Those with longish memories will probably remember a brand of aluminium boats called Lazercraft. They might also wonder what happened to them.
Popular in the 1990s, Lazercraft models tended to be at the larger end of the spectrum and very well built.
They were also popular with those who were serious about their fishing.
At a time when the idea of hunting big game fish from trailer boats was just taking hold, Lazercraft boats were often seen trolling a considerable distance offshore, outriggers set.
And, if my memory serves me right, Lazercraft were also the first to marry an aluminium hull with a fibreglass superstructure.
That gave them a real advantage over many of the other big aluminium boats on the market. That trend towards bigger aluminium game boats (as opposed to smaller launches) was leading to another: the demand for better shelter and protection.
That meant there was an increasing demand for hardtop models but there was a problem: making an aluminium hardtop look attractive is not always easy. It was even harder two decades ago.
By making their hardtop out of fibreglass, Lazercraft had a real jump on the market; theirs were among the first really attractive hardtop aluminium boats.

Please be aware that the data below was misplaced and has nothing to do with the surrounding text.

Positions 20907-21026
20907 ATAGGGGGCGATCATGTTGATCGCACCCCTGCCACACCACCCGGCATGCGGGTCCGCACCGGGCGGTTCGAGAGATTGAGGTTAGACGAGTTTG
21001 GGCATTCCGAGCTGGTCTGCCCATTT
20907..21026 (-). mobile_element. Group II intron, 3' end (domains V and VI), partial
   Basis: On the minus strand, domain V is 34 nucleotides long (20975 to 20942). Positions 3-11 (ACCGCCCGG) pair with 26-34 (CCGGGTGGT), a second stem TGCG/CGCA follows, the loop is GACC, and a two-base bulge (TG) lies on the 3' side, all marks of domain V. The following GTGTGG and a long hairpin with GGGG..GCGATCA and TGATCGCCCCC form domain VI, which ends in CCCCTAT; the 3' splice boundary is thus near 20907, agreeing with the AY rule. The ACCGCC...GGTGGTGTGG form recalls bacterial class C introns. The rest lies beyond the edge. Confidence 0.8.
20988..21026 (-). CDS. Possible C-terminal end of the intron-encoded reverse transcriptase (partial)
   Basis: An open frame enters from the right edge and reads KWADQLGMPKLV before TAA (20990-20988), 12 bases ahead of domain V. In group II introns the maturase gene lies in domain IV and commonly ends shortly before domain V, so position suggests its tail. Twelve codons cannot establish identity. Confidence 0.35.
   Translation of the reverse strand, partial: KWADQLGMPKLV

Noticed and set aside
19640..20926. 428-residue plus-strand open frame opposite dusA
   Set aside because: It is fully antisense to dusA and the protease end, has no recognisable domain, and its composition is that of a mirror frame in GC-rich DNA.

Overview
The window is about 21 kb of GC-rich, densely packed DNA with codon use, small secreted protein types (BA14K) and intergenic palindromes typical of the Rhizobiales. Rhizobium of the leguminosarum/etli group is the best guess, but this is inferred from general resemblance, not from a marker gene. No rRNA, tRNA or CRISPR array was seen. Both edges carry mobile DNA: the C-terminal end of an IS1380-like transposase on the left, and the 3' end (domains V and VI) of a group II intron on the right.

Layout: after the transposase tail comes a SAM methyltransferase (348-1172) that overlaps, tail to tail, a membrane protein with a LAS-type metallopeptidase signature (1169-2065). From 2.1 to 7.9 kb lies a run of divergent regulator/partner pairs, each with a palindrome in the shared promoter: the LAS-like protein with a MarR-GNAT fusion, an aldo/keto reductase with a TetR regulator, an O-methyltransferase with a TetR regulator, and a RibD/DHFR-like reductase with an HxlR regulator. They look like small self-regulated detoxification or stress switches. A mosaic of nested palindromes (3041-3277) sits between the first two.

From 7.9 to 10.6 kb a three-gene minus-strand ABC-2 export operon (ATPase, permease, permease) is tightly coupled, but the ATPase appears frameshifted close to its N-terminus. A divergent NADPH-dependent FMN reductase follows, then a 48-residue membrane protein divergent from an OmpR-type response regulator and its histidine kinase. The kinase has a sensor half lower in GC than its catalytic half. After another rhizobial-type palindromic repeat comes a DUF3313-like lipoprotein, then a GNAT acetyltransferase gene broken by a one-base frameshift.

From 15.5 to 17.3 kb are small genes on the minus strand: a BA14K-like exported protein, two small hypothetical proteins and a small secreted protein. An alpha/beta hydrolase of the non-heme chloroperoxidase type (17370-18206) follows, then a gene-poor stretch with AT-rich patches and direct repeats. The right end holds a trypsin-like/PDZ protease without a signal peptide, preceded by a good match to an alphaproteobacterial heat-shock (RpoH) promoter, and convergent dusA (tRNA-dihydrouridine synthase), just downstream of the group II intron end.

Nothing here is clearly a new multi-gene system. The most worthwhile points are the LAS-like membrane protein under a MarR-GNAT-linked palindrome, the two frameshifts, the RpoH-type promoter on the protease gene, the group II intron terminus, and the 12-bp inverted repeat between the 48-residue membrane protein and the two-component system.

Unfortunately, despite their long history of producing high-quality, attractive, seakindly vessels, Lazercraft was one of those to succumb to the global financial crisis.
In 2009, they were bought by another Dunedin company, Southern, and the two brands merged to become Southern Lazer.
Then, a few months ago, the new company's largest dealer, Family Boats' Peter Carlson and business partner Noel Davies, mimicked that famous shaver ad and bought them out.
"It really is like the old Remington advert," says Carlson. "I liked the brand so much I bought the company."
Carlson and Davies are now marketing the boats under the Southern brand.
They have increased the production range from four boats to eight and, by the end of the year, will have extended that to 10. Models will range from 6.45 metres, (the XP 646) through to the nine-metre XP 896. All are hardtop models.
Although the boats will still be built in the Mosgiel factory, the dealer network will be reduced to just four.
Carlson says production has been geared for about 30 boats a year, with four on the factory floor at any one time. Most are expected to be at the larger end of the range.
He has sensibly shied away from anything that might alter the renamed brand's reputation for rugged reliability and rough water handling.
Their latest release (a revamp of the popular XP 776) still boasts a 6mm hull, 4mm topsides and that trademark GRP hardtop.
The "new" model is called the Southern HTO XP 776 and, not surprisingly, its presentation is exceptional ( Southern was always admired for its glass-like finishes). In fact, one would be hard pressed to find an alloy boat with a better finish.
With an LOA of 7.8 metres, the 776 is obviously a very easy boat to drive in all but the roughest conditions. However, just as importantly, it is very stable at rest, too, thanks to wide outer chines.